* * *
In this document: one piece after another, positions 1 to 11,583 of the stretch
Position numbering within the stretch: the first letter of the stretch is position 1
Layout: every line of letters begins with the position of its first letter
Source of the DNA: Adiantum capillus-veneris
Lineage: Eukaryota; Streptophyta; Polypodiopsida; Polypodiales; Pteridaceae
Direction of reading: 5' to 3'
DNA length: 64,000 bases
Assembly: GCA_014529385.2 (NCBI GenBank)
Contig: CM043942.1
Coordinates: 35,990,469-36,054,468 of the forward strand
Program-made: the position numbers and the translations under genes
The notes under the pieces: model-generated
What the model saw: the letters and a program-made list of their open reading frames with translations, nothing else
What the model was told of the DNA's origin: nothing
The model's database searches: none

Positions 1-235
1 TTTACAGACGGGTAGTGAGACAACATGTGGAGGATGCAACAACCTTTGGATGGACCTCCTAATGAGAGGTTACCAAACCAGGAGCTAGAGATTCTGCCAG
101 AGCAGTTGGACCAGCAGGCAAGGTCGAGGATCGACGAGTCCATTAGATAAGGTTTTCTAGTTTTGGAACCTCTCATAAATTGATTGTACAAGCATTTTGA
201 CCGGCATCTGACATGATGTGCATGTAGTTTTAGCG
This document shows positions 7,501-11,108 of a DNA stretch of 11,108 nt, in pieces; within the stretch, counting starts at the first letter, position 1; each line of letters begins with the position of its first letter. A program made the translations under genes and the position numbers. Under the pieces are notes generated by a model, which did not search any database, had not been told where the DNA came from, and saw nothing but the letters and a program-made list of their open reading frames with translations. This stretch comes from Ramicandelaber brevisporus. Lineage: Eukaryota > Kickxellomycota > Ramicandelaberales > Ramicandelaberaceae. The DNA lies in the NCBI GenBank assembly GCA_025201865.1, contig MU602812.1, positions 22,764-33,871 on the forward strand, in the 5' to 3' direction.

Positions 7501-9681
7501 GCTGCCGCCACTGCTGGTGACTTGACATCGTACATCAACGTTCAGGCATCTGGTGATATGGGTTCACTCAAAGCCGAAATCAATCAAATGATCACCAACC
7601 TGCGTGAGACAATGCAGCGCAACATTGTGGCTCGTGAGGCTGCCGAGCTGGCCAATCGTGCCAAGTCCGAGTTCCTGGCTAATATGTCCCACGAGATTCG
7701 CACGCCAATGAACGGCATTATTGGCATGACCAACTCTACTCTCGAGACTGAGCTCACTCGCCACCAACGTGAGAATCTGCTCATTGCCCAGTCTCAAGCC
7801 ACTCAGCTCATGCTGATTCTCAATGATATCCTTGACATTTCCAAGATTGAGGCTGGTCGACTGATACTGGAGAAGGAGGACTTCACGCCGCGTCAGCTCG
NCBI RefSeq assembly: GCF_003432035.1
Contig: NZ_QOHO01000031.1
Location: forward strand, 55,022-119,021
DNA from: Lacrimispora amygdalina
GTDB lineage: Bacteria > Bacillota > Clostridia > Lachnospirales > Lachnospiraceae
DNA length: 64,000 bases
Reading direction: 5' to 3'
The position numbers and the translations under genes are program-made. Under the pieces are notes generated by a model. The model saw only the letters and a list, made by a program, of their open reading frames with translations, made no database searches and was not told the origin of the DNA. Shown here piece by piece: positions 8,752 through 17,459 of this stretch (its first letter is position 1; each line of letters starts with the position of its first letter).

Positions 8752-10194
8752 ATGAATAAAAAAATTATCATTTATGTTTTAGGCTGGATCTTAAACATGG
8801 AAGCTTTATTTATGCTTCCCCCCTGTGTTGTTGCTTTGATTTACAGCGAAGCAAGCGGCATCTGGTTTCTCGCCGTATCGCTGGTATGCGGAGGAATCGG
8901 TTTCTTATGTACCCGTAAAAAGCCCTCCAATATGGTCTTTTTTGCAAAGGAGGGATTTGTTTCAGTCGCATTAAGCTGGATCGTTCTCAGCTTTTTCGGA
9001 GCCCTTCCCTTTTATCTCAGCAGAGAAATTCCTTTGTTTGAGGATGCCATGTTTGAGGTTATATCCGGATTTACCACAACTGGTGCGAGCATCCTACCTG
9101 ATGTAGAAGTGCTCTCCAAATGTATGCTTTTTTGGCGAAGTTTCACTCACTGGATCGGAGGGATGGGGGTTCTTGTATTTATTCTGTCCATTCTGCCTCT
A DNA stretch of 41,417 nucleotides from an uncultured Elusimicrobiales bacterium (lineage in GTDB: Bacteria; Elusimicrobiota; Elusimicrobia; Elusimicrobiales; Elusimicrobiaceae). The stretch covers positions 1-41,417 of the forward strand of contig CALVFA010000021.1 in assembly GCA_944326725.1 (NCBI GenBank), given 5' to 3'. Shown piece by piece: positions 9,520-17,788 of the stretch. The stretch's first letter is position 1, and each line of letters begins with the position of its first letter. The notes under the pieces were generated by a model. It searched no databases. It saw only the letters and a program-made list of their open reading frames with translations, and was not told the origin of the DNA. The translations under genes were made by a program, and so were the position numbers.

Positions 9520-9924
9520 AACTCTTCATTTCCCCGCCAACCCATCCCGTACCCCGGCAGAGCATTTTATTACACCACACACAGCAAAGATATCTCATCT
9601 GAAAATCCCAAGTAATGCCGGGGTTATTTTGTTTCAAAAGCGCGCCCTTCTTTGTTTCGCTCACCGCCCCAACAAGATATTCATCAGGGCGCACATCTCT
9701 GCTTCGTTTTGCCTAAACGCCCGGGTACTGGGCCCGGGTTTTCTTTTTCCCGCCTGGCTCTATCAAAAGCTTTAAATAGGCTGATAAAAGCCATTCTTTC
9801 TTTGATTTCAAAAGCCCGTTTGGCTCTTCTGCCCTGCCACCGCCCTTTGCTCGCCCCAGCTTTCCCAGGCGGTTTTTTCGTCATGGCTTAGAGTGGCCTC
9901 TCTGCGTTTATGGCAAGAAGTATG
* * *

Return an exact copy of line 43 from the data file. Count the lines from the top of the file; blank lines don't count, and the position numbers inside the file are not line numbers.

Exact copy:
9601 GAAAATCCCAAGTAATGCCGGGGTTATTTTGTTTCAAAAGCGCGCCCTTCTTTGTTTCGCTCACCGCCCCAACAAGATATTCATCAGGGCGCACATCTCT